So after about two weeks of sporadic sessions, on a day he showed up three hours late, I hit him with a prepared monologue. I told him that I didn't need to put up with an irresponsible, selfish fool trying to hang me up in reverse prejudice. In fact, I declared pompously, the only thing I didn't have against him was the color of his skin. I marched out to the elevator. He followed me and got in. On the way down he said, "Your name's Bob Lipsyte, right?"
"Too late," I replied.
He said he was going to have a sandwich at the hotel coffee shop. Would I join him? I figured I might as well get something out of all this.
While we ate, he kept repeating my name. When we finished, he said, "Let's go back up. I think we're ready to write a book. A real book, one they're not expecting."
And it was terrific. For the next few months, usually very early in the morning, after a club date, in a hotel room curtained against the dawn, he would lie in bed and take me into the pit of his St. Louis childhood. We cried and laughed about this skinny welfare case named Richard Claxton Gregory, born on Columbus Day, 1932, who fantasized that school closed in honor of his birthday. When he was hungry enough, he told me, he ate dirt. He started telling jokes to keep the bullies at bay. He talked about his "monster," by which he meant that combination of ego and ambition that drove him to become a high-school and college track star and then a headliner on the honky-tonk "chittlin' circuit" of black nightclubs.
SCROLL TO CONTINUE WITH CONTENT
Never Miss a Beat.
Get our best delivered to your inbox.
The monster was ready on January 13, 1961, the night the Chicago Playboy Club called him as a last-minute replacement. And it was the same monster that refused to be sent home when the club manager panicked moments before Greg was to go on stage after realizing that the place was packed with white southern conventioneers. Greg thanked the first heckler for calling him "Trigger"—he said he always admired Roy Rogers' horse—and he asked the second one to keep using that word because his contract stipulated $50 extra every time it was spoken. He killed that audience. Playboy owner Hugh Hefner was called out of bed for the second show and gave him a long-term contract.
The Monster Needed More
But success on stage wasn't enough for the monster. Between club dates and appearances on TV's top-rated The Tonight Show, where he successfully demanded to be the first black comic to sit on the couch beside, and actually talk to, late-night host Jack Paar, he ended segregation in a Maryland prison by refusing to perform unless black and white prisoners were in the same audience. He also helped free a falsely accused black man from a southern jail and he always made sure there were black waiters in the clubs in which he performed.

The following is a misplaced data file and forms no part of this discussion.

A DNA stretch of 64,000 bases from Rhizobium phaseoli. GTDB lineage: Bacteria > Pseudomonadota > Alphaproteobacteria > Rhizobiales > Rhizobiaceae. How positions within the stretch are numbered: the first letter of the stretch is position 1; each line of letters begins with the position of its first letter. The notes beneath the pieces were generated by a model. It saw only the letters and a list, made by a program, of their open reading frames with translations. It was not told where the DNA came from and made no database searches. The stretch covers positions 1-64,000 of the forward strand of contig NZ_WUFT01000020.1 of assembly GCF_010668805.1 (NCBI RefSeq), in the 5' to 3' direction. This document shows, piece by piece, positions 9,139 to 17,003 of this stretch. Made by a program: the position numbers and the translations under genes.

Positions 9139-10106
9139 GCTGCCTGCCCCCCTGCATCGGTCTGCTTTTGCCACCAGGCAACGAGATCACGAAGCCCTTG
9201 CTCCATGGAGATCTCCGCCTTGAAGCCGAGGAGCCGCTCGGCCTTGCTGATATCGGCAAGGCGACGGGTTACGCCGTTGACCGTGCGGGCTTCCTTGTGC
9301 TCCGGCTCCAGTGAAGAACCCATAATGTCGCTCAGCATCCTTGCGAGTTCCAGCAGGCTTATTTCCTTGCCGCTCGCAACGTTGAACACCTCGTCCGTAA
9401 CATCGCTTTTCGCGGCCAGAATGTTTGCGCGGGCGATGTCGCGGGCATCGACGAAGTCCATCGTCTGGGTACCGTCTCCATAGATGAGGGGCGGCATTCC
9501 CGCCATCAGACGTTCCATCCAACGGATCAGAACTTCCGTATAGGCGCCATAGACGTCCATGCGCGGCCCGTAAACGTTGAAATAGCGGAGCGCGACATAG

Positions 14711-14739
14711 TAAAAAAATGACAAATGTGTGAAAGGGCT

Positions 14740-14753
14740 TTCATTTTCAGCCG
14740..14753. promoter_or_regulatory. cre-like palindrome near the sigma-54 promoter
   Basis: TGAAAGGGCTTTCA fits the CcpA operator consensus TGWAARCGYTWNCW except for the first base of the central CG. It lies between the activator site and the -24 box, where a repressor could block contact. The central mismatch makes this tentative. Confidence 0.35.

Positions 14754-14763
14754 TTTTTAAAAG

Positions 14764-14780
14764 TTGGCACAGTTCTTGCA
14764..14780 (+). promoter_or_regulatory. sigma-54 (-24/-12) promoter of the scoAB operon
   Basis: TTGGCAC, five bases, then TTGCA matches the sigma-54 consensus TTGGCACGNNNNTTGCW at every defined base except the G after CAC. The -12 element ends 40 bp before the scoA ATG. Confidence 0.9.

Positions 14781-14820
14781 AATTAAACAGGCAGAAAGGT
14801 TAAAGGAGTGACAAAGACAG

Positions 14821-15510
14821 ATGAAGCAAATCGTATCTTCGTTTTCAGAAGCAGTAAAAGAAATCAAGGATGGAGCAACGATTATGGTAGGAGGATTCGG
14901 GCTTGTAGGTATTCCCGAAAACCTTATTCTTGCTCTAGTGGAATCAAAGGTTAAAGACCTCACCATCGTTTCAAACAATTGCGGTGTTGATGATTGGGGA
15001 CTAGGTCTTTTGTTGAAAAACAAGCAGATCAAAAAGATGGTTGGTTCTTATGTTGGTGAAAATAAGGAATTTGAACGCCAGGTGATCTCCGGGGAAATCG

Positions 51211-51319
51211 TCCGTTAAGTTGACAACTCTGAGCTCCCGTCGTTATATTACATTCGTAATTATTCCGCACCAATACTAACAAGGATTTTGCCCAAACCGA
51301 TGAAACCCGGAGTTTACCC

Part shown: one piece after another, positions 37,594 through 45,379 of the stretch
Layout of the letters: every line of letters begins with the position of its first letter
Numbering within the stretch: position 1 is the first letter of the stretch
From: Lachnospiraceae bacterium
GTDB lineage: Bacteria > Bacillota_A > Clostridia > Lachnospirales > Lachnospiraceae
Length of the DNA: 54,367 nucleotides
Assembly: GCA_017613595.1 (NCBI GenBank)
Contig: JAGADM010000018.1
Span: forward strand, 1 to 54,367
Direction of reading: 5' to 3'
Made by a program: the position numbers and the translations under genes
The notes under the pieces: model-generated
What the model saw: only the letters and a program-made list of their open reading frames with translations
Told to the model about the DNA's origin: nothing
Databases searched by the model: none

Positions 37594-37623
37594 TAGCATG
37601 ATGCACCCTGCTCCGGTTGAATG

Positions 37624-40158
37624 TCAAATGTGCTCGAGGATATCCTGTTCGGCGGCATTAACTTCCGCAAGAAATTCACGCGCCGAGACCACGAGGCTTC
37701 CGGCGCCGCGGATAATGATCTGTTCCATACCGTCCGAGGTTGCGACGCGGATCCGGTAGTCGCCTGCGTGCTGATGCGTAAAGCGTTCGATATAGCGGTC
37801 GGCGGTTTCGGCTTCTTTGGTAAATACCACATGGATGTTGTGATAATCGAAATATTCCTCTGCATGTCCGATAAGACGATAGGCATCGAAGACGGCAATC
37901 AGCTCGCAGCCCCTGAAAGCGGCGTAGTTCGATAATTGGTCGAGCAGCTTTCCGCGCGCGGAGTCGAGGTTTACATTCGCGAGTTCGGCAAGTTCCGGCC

As his celebrity grew, any civil rights demonstration for which he was scheduled to show up could count on television news crews following him, which usually lessened the odds of police brutality against the demonstrators. So he began to believe it was his obligation to show up. So he started missing club dates and then began to lose them when bookers realized that the nightclub stage was not his priority.
By this time, we were well into writing the book, whose working title was Callus on My Soul. I thought it sounded too gospel-y, however, for a funny, gritty, remarkably candid personal story. At the time, though, neither of us could think of anything else.
Usually, after a club date and before we settled into our all-night taping sessions, we would have a post-midnight dinner, often with friends of his or other entertainers. Greg, a drinker and smoker who was overweight, would order huge amounts of food for everyone and taste everything. A childhood marked by hunger had left him with an obsession with food, which he talked about incessantly.
Late one night in Chicago, after a gig at the nightclub Mister Kelly's, he began to riff about opening his own restaurant. It would be small and luxurious, only one sitting per table per night, five waiters, and an orchestra. The diners would deserve all this, because the name of the restaurant—in neon on the door—would be Nigger.
"Every white man in the South will be giving me free publicity," he said, working himself up in his typical fashion. "We could bust that word. It wouldn't have the power to hurt us anymore. Anytime anybody said, 'Nigger,' it would be about something really fine."
I think that may have been how we got the idea for the title of his autobiography. So much for Callus on My Soul, which he used for a later memoir.
The publisher, Dutton, was not amused, but Greg stood his ground. He threatened to take the book back and they were, in the end, somewhat mollified by his dedication:
"Dear Momma—Wherever you are, if you ever hear the word 'nigger' again, remember they are advertising my book."
In those years when, of course, it seemed inconceivable that a black president, no less a first lady, would ever grace the White House, he would make endless jokes about that title: "Sent a copy of my book to President Johnson. About time there's a nigger in the White House... Lady Bird Johnson's been reading my book at night, so now she goes to bed with a nigger."